Poster
Full-text available
Marine ecosystems, especially those located in coastal areas are heavily affected by human activities. Research conducted in these areas should be aimed at improving the conservation of threatened species and habitats. Environmental factors have been used to understand species distribution and the latter has proven to be a fundamental tool to promo...
Poster
Full-text available
Special Areas of Conservation (SACs) are an increasingly used conservation tool to protect the oceans and its biodiversity. The harbour porpoise (Phocoena phocoena) is elegit to such protection by Annex II of the EU’s Habitats Directive; particularly the Iberian harbour porpoise, a genetically distinct population, is in need of such conservation me...
Poster
Full-text available
Cetaceans frequently display skin marks which can be caused by diseases, parasites, and interactions among conspecifics and with human activities. For the present study, we used one year of photo-identification data for resident bottlenose dolphins of the Ría de Arousa (NW Spain). The aims of this study were to assess the types of skin marks found...
Poster
Full-text available
Social network analysis is important for studying the evolution of social systems. The aim of this study is to describe the social structure of a resident population of common bottlenose dolphins (Tursiops truncatus). Data were collected between January and June 2017 onboard a research vessel in the Ria de Arousa (Galicia, North West of Spain). Dol...
Poster
Full-text available
Interaction between bottlenose dolphins and fisheries is a growing problem worldwide. The fisheries sector in the Ría de Arousa (Galicia, NW Spain) is one of the most important of Europe, however the effect of fisheries activities on the behaviour of bottlenose dolphins (Tursiops truncatus) remains poorly known in the area. This study is a first ap...
Poster
Full-text available
Understanding the dynamics between bottlenose dolphin (Tursiops truncatus) behavior and anthropogenic behavior is essential for the creation and implementation of effective conservation strategies for the species. Due to a general trend towards coastal urbanization, bottlenose dolphins encounter frequent disturbances due to human activities, facing...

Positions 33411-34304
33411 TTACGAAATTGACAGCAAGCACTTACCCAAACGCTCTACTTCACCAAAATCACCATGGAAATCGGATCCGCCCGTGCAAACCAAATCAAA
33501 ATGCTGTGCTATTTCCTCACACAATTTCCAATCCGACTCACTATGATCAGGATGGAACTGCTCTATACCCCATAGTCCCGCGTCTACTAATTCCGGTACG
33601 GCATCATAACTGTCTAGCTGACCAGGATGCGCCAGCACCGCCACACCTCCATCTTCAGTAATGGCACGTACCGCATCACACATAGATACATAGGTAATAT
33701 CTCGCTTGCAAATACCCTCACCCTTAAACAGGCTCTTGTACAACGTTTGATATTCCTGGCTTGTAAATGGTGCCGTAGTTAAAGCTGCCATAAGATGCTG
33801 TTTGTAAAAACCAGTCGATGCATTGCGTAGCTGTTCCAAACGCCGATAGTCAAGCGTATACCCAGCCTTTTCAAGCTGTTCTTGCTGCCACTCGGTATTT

Poster
Full-text available
Understanding the physical processes and environmental variables influencing cetacean movements on a small scale is necessary to discern the ways in which these top predators utilize their habitat. In this study we analyze the variables related to the presence of common bottlenose dolphins (Tursiops truncatus) in two adjacent but environmentally di...
Article
Full-text available
Atypical pigmentation, which is rarely observed in the wild, may influence social interactions between animals and can be detrimental for survival. Hypopigmentation, which is the lack of pigment in a part or on the entire body, is a type of atypical pigmentation pattern that can be either acquired (e.g. vitiligo) or congenital resulting from the in...
Poster
Full-text available
Eutrophication can cause adverse effects in the coastal ecosystems, this leads to an accelerated proliferation of opportunistic microbial and macroalgae communities, altering the trophic structure of the marine ecosystems and deteriorating water quality. The determination of eutrophication risk requires a continuous acquisition of time series of nu...
Chapter
Full-text available
Since the beginning of my career as marine mammal scientist in 1999, I realized that a research study is only as good as the methods used to sample and analyse the data collected at sea. In this respect, to study the ecology and behaviour of marine mammals is not very different from any other research on land mammals' or birds' ecology. During all...
Article
Full-text available
The world's ecosystems are altered to different extents by anthropogenic activities. Marine habitats, especially coastal areas, are subjected to an increasing pressure derived from human activities on both land and ocean. Information about species distribution is fundamental to develop effective conservation and management measures and counteract n...
Article
Full-text available
1. In the coastal environment, marine mammals are exposed to one of the fastest-growing food production sector, i.e. the shellfish farming industry. Identification of critical habitats, such as foraging grounds in highly human-impacted areas, is essential to species conservation. Therefore, understanding the variables that influence a species’ fora...
Article
Full-text available
Recent studies show that human impacts on marine ecosystems are threatening marine biodiversity. A greater emphasis on predicting how predators might respond to changes in the marine environment is needed because the effects of human activities are spatially heterogeneous. Here we analyse rorqual whales distribution data in a highly impacted upwell...
Article
Full-text available
The impact of commercial fisheries on marine top predators is currently the focus of considerable international concern. In spite of the recognition of the competition between fisheries and marine predators for the same resources, few comprehensive assessments of the level of overlap between marine predators and fisheries have been conducted. Data...
Presentation